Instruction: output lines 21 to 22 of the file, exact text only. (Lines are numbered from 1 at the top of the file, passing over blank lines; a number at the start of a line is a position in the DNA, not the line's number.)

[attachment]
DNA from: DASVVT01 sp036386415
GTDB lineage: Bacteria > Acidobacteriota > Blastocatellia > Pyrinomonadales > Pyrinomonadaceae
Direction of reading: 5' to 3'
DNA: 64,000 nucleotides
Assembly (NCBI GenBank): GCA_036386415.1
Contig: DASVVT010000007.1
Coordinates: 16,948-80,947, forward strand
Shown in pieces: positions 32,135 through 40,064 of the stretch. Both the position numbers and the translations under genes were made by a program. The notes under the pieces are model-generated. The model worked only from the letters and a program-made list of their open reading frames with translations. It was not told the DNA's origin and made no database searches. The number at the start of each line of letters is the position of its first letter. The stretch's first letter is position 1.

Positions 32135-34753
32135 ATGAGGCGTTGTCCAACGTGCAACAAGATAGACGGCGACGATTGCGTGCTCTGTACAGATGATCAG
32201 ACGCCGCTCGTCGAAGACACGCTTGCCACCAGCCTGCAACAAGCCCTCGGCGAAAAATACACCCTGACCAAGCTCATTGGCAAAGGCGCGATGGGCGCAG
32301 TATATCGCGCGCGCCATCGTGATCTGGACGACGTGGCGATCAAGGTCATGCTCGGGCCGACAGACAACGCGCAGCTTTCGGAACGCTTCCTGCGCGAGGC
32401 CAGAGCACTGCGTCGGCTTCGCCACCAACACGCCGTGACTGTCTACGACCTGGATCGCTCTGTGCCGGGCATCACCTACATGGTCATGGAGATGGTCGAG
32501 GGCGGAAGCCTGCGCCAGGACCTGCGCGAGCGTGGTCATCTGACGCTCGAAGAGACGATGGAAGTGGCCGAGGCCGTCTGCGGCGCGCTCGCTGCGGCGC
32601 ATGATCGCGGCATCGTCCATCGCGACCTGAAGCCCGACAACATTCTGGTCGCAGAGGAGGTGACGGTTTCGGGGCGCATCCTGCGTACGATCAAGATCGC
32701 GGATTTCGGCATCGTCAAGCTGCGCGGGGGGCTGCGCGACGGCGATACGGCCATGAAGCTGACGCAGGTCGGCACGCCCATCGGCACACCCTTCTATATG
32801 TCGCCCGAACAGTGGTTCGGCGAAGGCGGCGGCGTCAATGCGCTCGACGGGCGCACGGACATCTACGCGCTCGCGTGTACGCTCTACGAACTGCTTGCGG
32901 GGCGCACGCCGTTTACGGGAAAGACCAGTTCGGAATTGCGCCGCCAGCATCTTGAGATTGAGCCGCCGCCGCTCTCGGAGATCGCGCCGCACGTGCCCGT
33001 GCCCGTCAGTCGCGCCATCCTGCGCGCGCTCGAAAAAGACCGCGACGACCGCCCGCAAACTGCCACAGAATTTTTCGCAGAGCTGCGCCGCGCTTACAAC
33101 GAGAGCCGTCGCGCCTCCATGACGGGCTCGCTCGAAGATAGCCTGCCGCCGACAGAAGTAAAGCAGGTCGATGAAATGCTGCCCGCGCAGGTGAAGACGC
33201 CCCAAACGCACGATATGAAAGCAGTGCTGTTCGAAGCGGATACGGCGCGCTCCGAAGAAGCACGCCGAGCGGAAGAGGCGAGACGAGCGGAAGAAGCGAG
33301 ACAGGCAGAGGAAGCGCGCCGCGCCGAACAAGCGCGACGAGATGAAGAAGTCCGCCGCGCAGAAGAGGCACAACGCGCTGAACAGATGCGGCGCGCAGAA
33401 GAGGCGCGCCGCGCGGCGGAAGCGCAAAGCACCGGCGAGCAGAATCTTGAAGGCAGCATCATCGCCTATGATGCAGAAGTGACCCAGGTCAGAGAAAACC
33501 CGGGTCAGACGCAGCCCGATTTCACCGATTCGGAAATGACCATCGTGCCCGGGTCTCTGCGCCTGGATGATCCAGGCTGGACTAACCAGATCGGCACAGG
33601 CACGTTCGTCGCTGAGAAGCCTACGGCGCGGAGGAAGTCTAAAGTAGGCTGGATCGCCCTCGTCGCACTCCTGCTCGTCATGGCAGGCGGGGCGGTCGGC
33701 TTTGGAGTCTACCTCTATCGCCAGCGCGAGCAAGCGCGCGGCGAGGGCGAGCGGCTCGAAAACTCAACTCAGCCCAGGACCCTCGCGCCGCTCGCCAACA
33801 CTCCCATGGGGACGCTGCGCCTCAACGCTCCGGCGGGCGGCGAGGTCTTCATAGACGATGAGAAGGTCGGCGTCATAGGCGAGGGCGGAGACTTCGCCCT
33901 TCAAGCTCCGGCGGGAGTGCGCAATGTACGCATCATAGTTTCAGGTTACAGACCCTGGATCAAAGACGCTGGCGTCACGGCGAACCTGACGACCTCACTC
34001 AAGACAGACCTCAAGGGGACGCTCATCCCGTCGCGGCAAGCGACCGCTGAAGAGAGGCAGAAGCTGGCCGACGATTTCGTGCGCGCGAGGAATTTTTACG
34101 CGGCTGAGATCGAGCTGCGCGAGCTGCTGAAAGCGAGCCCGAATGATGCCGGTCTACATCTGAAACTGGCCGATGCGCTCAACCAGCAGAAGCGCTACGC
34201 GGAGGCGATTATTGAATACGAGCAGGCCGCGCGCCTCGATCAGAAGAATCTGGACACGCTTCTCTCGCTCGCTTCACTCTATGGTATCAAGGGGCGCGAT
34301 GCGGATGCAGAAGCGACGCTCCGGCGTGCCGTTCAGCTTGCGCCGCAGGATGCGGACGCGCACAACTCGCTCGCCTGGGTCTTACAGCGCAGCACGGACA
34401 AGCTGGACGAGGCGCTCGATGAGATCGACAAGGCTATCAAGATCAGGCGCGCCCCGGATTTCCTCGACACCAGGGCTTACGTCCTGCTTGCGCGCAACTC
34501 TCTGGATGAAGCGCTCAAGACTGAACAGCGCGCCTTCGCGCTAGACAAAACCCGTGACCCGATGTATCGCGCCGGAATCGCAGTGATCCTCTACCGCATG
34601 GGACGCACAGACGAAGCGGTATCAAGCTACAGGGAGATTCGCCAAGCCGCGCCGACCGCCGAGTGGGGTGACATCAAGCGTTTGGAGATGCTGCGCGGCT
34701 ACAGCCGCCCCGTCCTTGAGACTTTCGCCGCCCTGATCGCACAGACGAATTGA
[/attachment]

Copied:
33201 CCCAAACGCACGATATGAAAGCAGTGCTGTTCGAAGCGGATACGGCGCGCTCCGAAGAAGCACGCCGAGCGGAAGAGGCGAGACGAGCGGAAGAAGCGAG
33301 ACAGGCAGAGGAAGCGCGCCGCGCCGAACAAGCGCGACGAGATGAAGAAGTCCGCCGCGCAGAAGAGGCACAACGCGCTGAACAGATGCGGCGCGCAGAA